Objects and Pixels and Paths, Oh My!

Here’s the promised follow up on last week’s post where we compared vector and raster images. Now we’ll uncover why it matters (or when) in regards to your marketing, such as when you’re ordering company shirts or talking to your web designer.

So what’s the big deal between these two anyway? Three reasons:

  1. File Structure (vector elements vs raster pixels)
  2. Scalability & Edibility (or not)
  3. Your Need

Let’s dig in!

File Structure

First, there’s a huge difference in the file structure between vector and raster (more commonly referred to as a bitmap). Vectors are made up of objects, such as lines and shapes (paths), that can be selected individually or in groups and manipulated. Bitmaps are made up of a grid of pixels, each one being a solid block of color. Depending on the resolution of the image, there could be hundreds to thousands to millions of pixels comprising the picture.

Vector/Bitmap Comparison 7x Magnification

Scalability & Editability

Editing capabilities differ greatly between the two formats.

With a Vector file, you can:
  • Scale its size up or down without losing sharpness of quality – think about your logo on anything from a button to a billboard.
  • Move specific elements around to fit the space better – is your logo or artwork appearing on a horizontal, vertical or square space?
  • Easily (with exceptions, of course) convert your artwork to one or two colors, which is usually more cost effective on branded promotional items.
  • You can export the vector to any number of bitmap formats: bmp, jpg & more.
But with Bitmaps:
  • You can only reduce the image dimensions; if you try to enlarge it, you’re increasing the size of the pixels and the image quality goes right out the door.
  • If you need to fit bitmap artwork to a certain area, you’ll either need to crop it down, shrink it proportionally or distort it to fit the space.
  • Not so easy (or pretty) to convert to two color (one color would just be a big blob – probably not the marketing look you’re going for). Two color will look like a half tone print and again, probably not your goal here.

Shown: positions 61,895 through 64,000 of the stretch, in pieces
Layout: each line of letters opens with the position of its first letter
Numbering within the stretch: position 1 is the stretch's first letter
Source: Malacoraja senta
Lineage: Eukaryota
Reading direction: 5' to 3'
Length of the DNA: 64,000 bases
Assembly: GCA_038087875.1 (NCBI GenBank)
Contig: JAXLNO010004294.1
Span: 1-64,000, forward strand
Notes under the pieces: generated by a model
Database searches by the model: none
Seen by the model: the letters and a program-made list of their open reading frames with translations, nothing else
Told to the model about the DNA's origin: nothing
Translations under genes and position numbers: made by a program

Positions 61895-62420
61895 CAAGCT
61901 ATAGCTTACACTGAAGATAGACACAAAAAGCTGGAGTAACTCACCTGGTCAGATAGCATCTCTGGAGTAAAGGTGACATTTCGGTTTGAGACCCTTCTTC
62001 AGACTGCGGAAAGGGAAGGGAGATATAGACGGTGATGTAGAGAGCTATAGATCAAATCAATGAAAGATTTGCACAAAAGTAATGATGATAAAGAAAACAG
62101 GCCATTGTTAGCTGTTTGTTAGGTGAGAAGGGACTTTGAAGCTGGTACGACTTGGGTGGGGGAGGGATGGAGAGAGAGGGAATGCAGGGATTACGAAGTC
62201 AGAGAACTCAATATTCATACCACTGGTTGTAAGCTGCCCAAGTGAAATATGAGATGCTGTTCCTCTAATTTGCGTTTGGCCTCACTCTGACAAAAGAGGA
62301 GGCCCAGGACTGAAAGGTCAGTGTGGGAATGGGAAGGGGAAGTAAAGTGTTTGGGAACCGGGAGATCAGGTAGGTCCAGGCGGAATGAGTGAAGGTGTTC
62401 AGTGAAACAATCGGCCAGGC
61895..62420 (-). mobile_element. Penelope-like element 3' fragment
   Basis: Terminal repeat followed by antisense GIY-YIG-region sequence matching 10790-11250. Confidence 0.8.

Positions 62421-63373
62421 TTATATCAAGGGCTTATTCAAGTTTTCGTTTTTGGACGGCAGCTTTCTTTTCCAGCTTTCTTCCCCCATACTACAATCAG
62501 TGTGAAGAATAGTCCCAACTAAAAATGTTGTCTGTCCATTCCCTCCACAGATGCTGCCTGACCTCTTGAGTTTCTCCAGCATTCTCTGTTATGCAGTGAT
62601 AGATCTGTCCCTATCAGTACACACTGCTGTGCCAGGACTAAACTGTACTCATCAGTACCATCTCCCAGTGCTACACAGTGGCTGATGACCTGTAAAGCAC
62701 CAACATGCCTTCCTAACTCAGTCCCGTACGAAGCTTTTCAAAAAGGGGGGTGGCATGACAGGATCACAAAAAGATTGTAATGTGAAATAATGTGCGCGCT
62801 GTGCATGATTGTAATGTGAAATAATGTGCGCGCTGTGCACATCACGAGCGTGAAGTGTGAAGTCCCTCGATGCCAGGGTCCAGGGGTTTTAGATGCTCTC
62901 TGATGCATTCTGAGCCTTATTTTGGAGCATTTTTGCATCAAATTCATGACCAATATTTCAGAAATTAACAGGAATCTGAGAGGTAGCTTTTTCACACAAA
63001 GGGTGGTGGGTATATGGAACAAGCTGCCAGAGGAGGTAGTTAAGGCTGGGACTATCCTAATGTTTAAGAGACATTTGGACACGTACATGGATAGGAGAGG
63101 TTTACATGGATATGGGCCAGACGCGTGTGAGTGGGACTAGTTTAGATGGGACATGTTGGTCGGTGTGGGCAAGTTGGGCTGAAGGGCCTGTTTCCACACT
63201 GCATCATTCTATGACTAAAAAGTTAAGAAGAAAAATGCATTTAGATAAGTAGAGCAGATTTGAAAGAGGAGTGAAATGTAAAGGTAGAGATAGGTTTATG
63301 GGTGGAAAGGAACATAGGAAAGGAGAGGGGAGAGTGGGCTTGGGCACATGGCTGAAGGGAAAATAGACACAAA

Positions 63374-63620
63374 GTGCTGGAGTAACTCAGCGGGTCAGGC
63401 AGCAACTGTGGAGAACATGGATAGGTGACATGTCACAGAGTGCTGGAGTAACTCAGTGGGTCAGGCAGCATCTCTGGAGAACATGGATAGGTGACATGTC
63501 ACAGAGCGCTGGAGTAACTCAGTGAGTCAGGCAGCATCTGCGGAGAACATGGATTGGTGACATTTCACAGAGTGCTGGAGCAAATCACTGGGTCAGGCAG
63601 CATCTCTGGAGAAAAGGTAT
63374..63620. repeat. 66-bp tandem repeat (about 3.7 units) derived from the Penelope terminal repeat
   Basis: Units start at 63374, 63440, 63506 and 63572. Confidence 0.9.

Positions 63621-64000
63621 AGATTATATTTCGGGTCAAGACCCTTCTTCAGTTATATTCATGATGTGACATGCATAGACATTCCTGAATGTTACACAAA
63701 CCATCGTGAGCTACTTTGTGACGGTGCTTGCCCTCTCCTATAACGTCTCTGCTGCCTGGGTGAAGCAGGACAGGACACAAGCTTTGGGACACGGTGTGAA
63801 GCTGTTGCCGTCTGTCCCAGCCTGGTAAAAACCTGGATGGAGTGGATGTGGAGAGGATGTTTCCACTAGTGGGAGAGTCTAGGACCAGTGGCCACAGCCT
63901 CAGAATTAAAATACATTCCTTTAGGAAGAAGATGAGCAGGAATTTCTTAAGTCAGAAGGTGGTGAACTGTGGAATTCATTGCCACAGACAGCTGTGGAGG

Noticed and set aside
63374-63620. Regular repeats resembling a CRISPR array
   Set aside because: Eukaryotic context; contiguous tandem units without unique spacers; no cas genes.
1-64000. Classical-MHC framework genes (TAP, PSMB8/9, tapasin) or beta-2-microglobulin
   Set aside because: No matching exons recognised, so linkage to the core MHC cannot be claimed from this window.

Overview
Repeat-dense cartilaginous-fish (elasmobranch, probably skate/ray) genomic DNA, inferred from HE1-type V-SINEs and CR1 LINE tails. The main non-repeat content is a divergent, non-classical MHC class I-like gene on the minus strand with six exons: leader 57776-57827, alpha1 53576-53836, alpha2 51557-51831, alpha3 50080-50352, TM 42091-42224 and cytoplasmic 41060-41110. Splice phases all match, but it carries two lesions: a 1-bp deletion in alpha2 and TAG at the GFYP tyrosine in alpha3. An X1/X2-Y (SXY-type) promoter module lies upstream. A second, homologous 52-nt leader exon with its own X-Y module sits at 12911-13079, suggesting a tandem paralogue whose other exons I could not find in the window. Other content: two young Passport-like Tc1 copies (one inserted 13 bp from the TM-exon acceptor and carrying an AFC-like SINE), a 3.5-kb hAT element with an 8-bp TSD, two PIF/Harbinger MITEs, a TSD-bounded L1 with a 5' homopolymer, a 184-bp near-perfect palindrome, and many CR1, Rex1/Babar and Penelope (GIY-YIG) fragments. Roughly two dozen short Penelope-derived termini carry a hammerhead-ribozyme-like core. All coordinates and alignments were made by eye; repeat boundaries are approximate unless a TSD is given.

• You can’t export, save or easily convert* a bitmap to a true vector, it just doesn’t work that way.

Your Need

Lastly, your need will dictate which format is required. Bitmap images make beautiful photographs, they’re great for web graphics and most formats can be viewed by anyone.

But, if you’re going to have business materials, promotional items (pens, shirts, totes, etc.) or most any professionally-related marketing materials printed, you will be asked to provide your logo and/or other artwork in vector/eps format. Most processes work with eps without question, from screen printers to embroiderers to engravers and beyond.

One final note: PDF Files

It’s common to have a pdf version of your logo, and you may be wondering if that’s a vector or raster file. Truth is, it could be either depending on how the original file was created and saved. The only way to know is to open in a vector program, such as Adobe Illustrator, to find out.

*Now for the asterisk I snuck into the last Bitmap bullet point: What to do if you don’t have the logo in vector format or, had it once upon a time but now only have the jpg? It’ll need to be converted/recreated in a vector drawing program, and because you’re pretty sharp, you realize I can help you out of this sticky situation. So don’t be shy, it can usually be done quickly and at a minimal cost – get in touch to learn about your options.

Oh, and when I use the term, “usually”, there’s always the possibility it’s time to give your logo a makeover but that’s a topic for another day. In the meantime, follow your yellow brick road and use your flying monkeys wisely. 😉

Photo credit: MGM’s Wizard of Oz movie screenshot

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